My neighbor Karlia and I started drifting apart after we ran away together. When we were still occasionally hanging out, I busted her for stealing some sample vials of sweet scents that my grandma had given me – plus part of my lip gloss collection, Dr. Pepper and Sprite. I knew she was a thief. I’d thieved with her from K-Mart and Gibson’s (which would later become Walmart). We’d walk two miles in blistering heat just to be in the refrigerated air of a department store – running on the exposed stretches of sidewalk to piteous spots of shade. We didn’t have any money to spend in the store. All we had was what we’d dug up from the couch cushions, usually enough to buy one small coke at Diary Queen.
Karlia would steal earrings, candy, batteries – whatever. But I didn’t think she’d steal from me. When she’d first moved in to the rental across the street, I was smitten. She was so pretty with her long wavy light brown hair. And she could dance. She would tear up the shag to her Disco Duck record. In her room we’d admire the door length Shawn Cassidy poster and talk about the revolving sequence of her mom’s boyfriends. She’d brag to me about how much they liked her and we made like it was cool and dangerous that she attracted the attentions of these older men. But I sensed that it was sad and scary. We both knew it but we didn’t know how to say it or feel there was anything to be done about it. I always looked across the street at night to see if her bedroom light was on, thinking that some how meant she was alone and safe.
From the raised brick bench in front of her fireplace, we spent hours taking turns being Barbra Streisand and Barry Gibb. We performed The Jazz Singer countless times, often when we should have been at school. Next to the Circle K near our house, we’d visit the barber and the old twin brothers who owned the dry cleaners. They’d give us nickels and dimes for performing back bends and front walk-overs because they were was bored as we were.
After we “escaped” our homes for an over-night in a strangers van and her little brother, who’d come with us, was sent away for good, we saw less and less of each other. I watched her transformation into a cholita, which was about the most contrived persona she could have adopted. She was as white as me but confidently donned the dark lipstick, baggy khakis and oversized plaid shirts (either buttoned up to the neck or left open to expose a tight wife beater) of her new sisters. She didn’t speak a lick of Spanish and her white skin with the new black hair and make up made her look like a spooky ghost chola.
During our middle school years we were bussed to institutions outside of our neighborhood. Karlia mostly went to the school for delinquent kids, which was a requirement for her club, but in ninth grade we both ended up at Magoffin. The school was seven miles from my house and one of the ineffective safety measures the administration took was to pat us down and confiscate any sharp or blunt objects, including pad locks, before we walked through the front gates. This didn’t keep my sweet friend Regina from getting the shit beat out of her by a gang of cholas after a basketball game one night. She was unpopular with that social sect due to her big boobs and flirtatious ways. (Reggie also enjoyed some shoplifting. She liked a store called Pic-n-Save. She’d pull a new pair of underwear out of her bag and say, “I picked and saved.”)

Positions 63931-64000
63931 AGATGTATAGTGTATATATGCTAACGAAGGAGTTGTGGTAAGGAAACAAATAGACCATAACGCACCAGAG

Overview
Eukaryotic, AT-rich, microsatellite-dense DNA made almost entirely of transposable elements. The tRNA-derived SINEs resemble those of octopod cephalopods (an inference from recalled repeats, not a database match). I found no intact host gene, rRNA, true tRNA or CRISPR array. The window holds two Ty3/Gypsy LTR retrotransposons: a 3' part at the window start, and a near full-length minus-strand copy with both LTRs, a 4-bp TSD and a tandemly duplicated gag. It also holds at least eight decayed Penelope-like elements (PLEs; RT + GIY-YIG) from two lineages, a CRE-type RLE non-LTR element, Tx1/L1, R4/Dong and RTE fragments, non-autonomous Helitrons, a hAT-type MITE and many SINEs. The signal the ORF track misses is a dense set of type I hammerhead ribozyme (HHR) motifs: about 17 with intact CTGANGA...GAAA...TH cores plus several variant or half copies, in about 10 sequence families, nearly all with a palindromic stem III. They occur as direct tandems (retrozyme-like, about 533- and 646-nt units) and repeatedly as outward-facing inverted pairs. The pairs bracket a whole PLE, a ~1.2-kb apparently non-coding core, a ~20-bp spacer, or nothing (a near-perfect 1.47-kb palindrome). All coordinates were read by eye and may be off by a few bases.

Reggie was expelled after she got beat up, for… getting beat up, I guess.
One evening when my dad and I had both come home we discovered that a box of Hershey’s chocolate bars that he kept in a kitchen cabinet was gone. And then we noticed that a tiny window within a larger set of windows in our living room was slightly open. I knew right away that it was Karlia. I also knew it wasn’t the first time she’d let herself into my house. I felt sick and furious. My dad went across the street to her house where her drunk mom came to the door and gazed through him.
I resolved to hurt Karlia. Physically. It wasn’t so much a decision as a need. The next morning at the bus stop, which was Mr. Hargrave’s driveway, I would beat on her. When I got to the bus stop she was already there. I absently said hi, as if nothing were wrong. I felt her guard go down; She was relieved that I didn’t know anything. I sat my bag down and said, “Hey, I want to show you something.” I reached into my leather jacket, heavy with Stray Cats buttons, pretending to retrieve a small object and when she got close enough, I swung to sock her in the face. A punch has never been so unsatisfying. Her guard hadn’t been all the way down and she leaned back from my fist, which only barely made contact with her cheek, and then she ran. I chased her, reaching for hair or anything I could grab to slow her down. I desperately needed to beat on her, but she was fast. And then the bus came. I went back to the stop, yelling at her not to move, and I got on. I was still catching my breath as the bus passed by her. All I had done was make her late for school.
So this is how it goes? One day you’re fourth graders working as a unit to carry your prickly-pear-wounded compadre through the desert without being spotted and a few years later you’re feeling violated and itching to crack a face bone.
As I recall, it wasn’t unusual for those early friendships to be that precarious. I wonder what changes. Maybe we learn that the only thing more difficult than being in relationship is not. We learn to be nicer to each other and yield. It’s too bad there were no big people around to guide Karlia and I through our conflicts. God knows we both could have a used a friend close by. We never spoke after I failed to beat her up and I never stopped looking to see if her light was still on before I went to bed.